Wednesday, October 22, 2008

Paris, Part 1

Ah, Paris. If you love beautiful things, then going to Paris is like climbing onto the mother ship. Everything is amazing looking: the architecture, the art, the people, the streets you walk down. The buildings of the city, or least the center of the city, are all the same style and color -- creamy limestone with grey roofs. There are no colors or billboards or neon to distract the eye -- just cream and grey and trees and sky and the Seine River. It's like a medieval city. It's a city as a work of art.

We took the train, with our friends Bunny and Dan Gabel, from Amsterdam to Paris.

Ted and I went to Paris a couple of years ago and loved the Marais, a charming neighborhood filled with art galleries, book stores and cafes, so we found a small hotel on-line in that area. This shot is from our hotel room.

On our first day we went out to visit the Grand Palais, the huge Belle Epoque exhibition hall, but it was closed so we went to the Petit Palais, a smaller museum across the street. But nothing about it was small. You get the feeling that they threw it up in the nineteenth century to offer more exhibition space, but it is spectacularly beautiful, with vaulted architecture, immense windows and painted ceilings. As you can see here, the display cases and the book store at the end are made of clear plexiglass so as not to obstruct the view.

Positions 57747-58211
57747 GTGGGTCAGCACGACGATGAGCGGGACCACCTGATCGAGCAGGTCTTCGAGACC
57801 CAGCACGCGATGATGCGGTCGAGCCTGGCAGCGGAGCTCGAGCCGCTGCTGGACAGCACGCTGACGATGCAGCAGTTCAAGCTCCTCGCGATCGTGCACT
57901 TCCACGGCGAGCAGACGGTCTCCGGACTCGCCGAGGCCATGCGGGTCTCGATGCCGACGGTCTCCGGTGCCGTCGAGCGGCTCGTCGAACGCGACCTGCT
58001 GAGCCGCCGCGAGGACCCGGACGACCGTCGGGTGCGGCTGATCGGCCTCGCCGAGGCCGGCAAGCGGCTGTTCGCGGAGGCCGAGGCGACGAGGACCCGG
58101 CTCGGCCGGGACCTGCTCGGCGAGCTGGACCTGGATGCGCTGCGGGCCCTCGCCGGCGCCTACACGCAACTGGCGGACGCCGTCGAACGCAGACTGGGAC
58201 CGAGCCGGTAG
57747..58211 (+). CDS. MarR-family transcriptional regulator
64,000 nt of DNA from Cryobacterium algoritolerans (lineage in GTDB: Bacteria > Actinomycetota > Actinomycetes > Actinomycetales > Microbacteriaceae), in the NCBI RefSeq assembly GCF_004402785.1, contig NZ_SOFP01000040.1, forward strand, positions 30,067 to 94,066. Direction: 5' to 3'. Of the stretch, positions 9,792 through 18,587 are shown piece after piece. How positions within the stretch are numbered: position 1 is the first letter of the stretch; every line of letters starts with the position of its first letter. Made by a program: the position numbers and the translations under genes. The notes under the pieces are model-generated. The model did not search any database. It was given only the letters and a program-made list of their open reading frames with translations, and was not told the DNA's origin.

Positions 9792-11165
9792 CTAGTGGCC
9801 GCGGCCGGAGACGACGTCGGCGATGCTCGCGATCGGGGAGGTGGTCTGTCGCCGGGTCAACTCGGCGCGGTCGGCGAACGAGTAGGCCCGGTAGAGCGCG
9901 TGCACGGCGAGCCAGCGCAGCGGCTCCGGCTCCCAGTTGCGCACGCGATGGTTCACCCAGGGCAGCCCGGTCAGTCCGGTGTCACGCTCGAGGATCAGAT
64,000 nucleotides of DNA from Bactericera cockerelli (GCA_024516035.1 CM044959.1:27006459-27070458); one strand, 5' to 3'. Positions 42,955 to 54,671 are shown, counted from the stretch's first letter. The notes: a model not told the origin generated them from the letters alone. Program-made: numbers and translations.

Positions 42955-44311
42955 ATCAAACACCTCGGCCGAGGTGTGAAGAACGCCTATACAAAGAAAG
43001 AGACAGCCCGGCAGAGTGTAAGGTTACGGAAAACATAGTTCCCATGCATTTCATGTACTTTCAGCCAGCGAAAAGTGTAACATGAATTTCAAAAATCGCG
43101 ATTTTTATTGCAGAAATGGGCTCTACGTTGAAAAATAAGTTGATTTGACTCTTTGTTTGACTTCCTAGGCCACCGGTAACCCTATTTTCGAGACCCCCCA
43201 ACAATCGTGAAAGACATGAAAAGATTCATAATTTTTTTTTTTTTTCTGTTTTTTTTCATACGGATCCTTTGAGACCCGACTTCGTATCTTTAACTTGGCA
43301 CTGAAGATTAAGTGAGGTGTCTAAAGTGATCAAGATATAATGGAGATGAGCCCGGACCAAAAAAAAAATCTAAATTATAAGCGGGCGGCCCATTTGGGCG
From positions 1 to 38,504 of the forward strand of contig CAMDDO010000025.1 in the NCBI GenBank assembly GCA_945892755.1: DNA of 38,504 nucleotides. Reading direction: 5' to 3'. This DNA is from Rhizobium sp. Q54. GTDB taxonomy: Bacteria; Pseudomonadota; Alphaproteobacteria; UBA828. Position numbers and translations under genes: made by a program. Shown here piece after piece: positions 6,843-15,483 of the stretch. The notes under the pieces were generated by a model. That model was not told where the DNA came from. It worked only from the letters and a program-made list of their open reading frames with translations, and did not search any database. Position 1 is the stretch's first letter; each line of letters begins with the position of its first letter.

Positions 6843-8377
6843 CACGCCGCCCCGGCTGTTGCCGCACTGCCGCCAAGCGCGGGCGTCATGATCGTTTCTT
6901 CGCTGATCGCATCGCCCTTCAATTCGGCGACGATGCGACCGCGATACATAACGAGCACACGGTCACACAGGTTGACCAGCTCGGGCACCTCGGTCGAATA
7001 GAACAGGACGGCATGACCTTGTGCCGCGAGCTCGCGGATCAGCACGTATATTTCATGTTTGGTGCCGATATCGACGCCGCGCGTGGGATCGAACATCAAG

There was mounted an exhibition of fashion photographs by Patrick Demarchelier, with his photographs mixed in with the permanent paintings. I think Patrick Demarchelier is good photographer but honestly I think I would have preferred just the paintings. I like old paintings, what can I say.
In the museum was a little cafe so we had lunch outside in the circular garden which was filled with giant tropical plants, an exotic combination. Over head, garlands of gold metal leaves looped around the circular terrace. It was quite a sight.
At night, we hung out at a famous, old, tiny Marais bar called Au Petit Fer a Cheval, the little horseshoe, named after the shape of the marble bar. One night we asked the bartender to recommend a restaurant and he sent us to a place where his friend was the "cooker," the chef, and I had a delicious beef bourguignon
We had a couple of glitches; we went back again to the Grand Palais but couldn't get in because the line was too long, the Musee de la Mode (the costume institute) was closed until November, and the Picasso Museum was closed for renovation. No matter, we just moved on to the next thing. Traveling is all about adjustment; no complaining or negativity. My friend the Reverend Donna Schaper says, "Light and lively. Move nimbly." When disappointing things happen, you try to leap over it. It's a good attitude for life, and for traveling.

Here are more photos:

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